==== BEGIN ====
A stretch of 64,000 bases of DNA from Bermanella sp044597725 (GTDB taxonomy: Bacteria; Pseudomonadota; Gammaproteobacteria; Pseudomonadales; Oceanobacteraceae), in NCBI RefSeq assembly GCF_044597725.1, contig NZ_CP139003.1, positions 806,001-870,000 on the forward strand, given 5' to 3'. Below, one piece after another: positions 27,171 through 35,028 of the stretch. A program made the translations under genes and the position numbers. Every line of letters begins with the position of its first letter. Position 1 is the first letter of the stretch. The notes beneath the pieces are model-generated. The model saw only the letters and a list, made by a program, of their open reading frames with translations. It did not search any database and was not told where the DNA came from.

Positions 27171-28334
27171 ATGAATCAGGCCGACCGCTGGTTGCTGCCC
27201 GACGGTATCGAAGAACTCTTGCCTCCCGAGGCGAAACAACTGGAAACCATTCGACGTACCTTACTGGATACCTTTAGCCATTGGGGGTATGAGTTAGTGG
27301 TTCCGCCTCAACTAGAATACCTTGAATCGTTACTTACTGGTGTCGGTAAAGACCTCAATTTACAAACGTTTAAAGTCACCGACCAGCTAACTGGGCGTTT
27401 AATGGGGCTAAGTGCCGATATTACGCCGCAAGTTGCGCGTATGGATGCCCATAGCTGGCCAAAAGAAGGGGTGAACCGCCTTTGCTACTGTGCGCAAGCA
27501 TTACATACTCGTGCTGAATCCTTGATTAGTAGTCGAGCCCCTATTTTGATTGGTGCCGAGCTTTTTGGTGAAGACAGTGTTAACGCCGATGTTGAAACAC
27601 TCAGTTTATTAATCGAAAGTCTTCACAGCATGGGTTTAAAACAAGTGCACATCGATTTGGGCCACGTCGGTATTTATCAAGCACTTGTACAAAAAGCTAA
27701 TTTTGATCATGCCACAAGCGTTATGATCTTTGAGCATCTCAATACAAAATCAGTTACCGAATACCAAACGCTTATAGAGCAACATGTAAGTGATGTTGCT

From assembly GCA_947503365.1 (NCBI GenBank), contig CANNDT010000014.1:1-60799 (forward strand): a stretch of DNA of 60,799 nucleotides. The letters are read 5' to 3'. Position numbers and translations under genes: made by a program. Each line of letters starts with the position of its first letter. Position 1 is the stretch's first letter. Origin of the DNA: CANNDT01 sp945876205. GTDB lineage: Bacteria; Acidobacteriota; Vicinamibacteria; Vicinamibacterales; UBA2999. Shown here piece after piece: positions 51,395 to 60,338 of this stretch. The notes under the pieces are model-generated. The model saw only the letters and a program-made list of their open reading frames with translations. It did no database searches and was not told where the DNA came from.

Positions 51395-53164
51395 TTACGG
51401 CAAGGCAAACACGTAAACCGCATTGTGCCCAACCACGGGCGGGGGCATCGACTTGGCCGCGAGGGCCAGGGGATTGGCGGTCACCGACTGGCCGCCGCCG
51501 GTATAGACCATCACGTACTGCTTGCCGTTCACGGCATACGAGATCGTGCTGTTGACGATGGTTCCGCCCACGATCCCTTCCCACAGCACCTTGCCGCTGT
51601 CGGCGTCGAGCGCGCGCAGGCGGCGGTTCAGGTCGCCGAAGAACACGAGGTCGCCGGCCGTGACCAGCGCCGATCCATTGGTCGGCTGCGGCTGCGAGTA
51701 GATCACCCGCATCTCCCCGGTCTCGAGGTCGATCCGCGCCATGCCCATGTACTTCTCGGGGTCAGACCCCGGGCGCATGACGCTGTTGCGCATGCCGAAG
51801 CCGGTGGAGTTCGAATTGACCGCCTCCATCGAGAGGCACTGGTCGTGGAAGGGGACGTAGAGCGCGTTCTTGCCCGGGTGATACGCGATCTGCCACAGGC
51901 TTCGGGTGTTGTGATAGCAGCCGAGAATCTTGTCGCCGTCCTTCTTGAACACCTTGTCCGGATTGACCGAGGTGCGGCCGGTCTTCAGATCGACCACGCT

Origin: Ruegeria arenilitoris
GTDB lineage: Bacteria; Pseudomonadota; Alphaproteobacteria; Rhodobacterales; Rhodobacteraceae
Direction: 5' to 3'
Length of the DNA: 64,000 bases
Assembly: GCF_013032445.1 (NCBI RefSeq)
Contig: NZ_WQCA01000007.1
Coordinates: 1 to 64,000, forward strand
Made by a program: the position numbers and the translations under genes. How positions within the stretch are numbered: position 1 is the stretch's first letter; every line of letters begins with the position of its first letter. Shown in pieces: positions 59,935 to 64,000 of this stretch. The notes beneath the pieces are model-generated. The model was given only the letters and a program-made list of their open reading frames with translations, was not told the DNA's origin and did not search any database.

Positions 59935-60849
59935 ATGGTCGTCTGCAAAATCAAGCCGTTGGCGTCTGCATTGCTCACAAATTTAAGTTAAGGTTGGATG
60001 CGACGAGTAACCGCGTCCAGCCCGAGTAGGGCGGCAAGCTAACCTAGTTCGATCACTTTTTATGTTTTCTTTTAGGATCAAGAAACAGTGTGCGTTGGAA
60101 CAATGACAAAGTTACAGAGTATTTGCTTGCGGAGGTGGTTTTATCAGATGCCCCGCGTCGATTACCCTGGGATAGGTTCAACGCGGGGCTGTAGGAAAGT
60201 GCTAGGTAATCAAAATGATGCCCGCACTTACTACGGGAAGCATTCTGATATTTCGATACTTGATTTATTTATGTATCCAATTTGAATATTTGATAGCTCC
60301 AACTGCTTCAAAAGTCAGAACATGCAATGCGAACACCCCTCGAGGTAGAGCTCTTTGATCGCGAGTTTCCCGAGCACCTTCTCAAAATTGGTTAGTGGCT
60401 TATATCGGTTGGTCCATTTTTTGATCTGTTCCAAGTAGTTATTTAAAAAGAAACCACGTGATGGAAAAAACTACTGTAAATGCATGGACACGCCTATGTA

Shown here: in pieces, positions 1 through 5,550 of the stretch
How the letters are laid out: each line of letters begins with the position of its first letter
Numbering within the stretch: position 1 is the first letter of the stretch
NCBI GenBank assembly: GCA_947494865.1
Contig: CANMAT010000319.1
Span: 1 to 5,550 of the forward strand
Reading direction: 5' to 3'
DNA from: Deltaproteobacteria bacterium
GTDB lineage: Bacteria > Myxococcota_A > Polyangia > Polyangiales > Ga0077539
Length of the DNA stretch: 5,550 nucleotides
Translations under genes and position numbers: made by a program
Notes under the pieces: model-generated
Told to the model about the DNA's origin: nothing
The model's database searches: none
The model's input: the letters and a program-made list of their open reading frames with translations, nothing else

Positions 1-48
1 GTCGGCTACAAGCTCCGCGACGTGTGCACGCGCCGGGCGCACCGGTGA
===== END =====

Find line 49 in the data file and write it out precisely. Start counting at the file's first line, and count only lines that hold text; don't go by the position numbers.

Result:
Positions 1-48